Second Amendment groups send legal warning to California AG to comply with Supreme Court decision on right to carry

(The Center Square) – Two groups defending the Second Amendment sent a legal warning to California Attorney General Rob Bonta Monday demanding that he “cease his blatant disregard for the recent Supreme Court decision which effectively overturned California’s ‘May Issue’ permitting scheme.”

The letter was sent by David Warrington, counsel for the National Association for Gun Rights and the National Foundation for Gun Rights, after Bonta issued a June 24 legal alert to local officials including recommendations to follow when determining if those seeking permits to purchase firearms were “responsible citizens.”

At issue is the recent landmark Supreme Court ruling in New York State Rifle & Pistol Association, Inc. v. Bruen, in which the majority held that Americans have the constitutional right to carry firearms.

“Because the State of New York issues public-carry licenses only when an applicant demonstrates a special need for self-defense, we conclude that the State’s licensing regime violates the Constitution,” the court ruled.

The court struck down New York’s law requiring permit applicants to demonstrate “proper cause” in addition to their basic desire for self-defense.

It noted that California is one of six states with “‘may issue’ licensing laws, under which authorities have discretion to deny concealed-carry licenses even when the applicant satisfies the statutory criteria, usually because the applicant has not demonstrated cause or suitability for the relevant license,” Warrington said.

In Bonta’s memo, he cites a sentence from the ruling, claiming, “Bruen recognizes that States may ensure that those carrying firearms in their jurisdiction are ‘law-abiding, responsible citizens.’”

However, he did so out of context, the groups argue, in support of an arbitrary discretion scheme the court expressly prohibited.

Justice Brett Kavanaugh clarified that, “Unlike New York’s may-issue regime, those shall-issue regimes do not grant open-ended discretion to licensing officials and do not require a showing of some special need apart from self-defense,” the groups point out.

“Attorney General Bonta lays out an entire laundry list of non-relevant characteristics such as ‘fiscal stability’ that he suggests local officials review before deciding whether an applicant is ‘moral’ enough to get a permit, including checking an applicant’s social media for ‘hatred and racism’ – whatever that means,” Dudley Brown, president of the National Association for Gun Rights, said. “This is a clear attack on the First Amendment in order to continue infringing on the Second. You can bet our legal foundation is looking at all options available to end California’s relentless attacks on the Second Amendment.”

Bonta also issued a statement after the Supreme Court ruling “remind[ing] Californians that general prohibitions on carrying loaded and concealed firearms in public without a permit remain in effect.”

“Carrying a loaded firearm (whether openly or concealed) in most public places is generally prohibited unless a person has been issued a license obtained by applying through local law enforcement,” he said.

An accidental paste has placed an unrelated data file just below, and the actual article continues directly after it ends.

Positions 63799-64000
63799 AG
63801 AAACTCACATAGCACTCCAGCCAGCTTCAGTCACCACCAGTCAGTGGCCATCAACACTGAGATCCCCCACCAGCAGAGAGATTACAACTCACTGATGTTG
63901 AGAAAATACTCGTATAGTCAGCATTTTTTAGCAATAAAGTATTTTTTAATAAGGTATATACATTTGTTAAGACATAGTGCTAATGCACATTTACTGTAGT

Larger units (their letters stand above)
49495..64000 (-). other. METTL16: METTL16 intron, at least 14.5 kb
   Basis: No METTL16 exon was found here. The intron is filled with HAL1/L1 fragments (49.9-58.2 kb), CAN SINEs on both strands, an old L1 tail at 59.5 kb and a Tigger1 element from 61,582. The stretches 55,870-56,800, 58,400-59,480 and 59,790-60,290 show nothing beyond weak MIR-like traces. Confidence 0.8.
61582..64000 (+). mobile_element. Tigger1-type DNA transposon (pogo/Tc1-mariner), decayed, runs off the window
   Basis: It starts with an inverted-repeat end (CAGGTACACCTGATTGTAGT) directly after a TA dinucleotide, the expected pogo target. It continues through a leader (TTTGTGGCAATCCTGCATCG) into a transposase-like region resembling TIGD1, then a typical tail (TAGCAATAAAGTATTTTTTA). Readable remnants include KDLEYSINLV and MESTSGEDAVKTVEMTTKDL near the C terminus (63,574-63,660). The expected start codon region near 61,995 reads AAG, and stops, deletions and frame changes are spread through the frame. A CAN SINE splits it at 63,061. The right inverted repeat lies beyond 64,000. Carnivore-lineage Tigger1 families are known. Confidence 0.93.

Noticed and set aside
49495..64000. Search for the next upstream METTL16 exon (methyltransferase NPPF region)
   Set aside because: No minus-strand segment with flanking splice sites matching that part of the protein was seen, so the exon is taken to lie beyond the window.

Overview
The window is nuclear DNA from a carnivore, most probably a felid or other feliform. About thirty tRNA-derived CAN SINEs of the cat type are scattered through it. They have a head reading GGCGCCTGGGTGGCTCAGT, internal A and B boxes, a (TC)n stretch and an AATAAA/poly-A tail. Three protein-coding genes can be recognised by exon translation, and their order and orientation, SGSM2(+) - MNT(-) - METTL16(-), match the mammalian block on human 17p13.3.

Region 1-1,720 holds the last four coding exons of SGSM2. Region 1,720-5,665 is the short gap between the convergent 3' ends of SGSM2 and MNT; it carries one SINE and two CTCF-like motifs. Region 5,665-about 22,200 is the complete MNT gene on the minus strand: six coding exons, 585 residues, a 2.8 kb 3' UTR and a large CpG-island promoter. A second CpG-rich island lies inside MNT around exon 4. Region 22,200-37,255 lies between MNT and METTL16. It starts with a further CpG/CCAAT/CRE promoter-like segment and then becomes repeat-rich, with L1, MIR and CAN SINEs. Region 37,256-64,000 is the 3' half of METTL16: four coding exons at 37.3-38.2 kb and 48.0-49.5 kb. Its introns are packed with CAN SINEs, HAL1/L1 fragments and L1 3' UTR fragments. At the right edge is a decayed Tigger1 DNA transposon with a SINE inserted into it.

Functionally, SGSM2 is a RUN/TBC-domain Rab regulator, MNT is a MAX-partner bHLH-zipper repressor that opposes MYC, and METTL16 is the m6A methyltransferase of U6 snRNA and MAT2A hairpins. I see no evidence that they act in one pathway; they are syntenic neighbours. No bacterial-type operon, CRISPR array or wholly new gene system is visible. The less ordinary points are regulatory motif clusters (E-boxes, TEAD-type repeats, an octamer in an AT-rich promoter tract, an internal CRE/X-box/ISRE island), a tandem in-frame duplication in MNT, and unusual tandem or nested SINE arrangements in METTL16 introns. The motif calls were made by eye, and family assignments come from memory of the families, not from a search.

He states that because California has a similar requirement to New York’s, requiring applicants to show proper cause in order to receive a license to carry, it’s “likely unconstitutional under Bruen.”

However, other requirements remain intact, he said, including requiring applicants to demonstrate “good moral character.”

“States still have the right to limit concealed carry permits to those who may safely possess firearms,” he said.

His office is also working with the governor and legislature “to advance legislation that is both constitutional and will maintain safety for Californians.”

He maintains that “more guns in more places make us less safe,” referring to licensed, law-abiding gun owners. “In California, we are committed to passing and defending commonsense, constitutional gun laws that save lives,” he added.

One key bill he’s been working on is SB 918 with state Sen. Anthony Portantino. The bill will “strengthen our existing concealed carry laws to ensure every Californian is safe from gun violence,” Portantino said.

Portantino maintains that the court’s ruling was “a setback for safety” and California “had a plan in place to protect our current and future legislative gun control efforts.”

It’s also urgent to address “the gun violence epidemic in our country and concealed carry laws are a key component of that effort,” he added, even though mass shootings haven’t been carried out by those who’ve received concealed carry permits.

Hannah Hill, Research and Policy director for the NFGR, said the court’s decision applies to California, whose “citizens have been denied the right to carry a handgun under their unconstitutional ‘may issue’ permitting scheme.”

“Now Attorney General Bonta is defying the Supreme Court by turning the ‘good moral character’ requirement in California’s law into a woke litmus test in order to get a public-carry permit,” she added.

The groups argue Bonta’s approach “can only be described as instructions for a witch hunt against anyone who wishes to exercise their Second Amendment rights to carry in public.”

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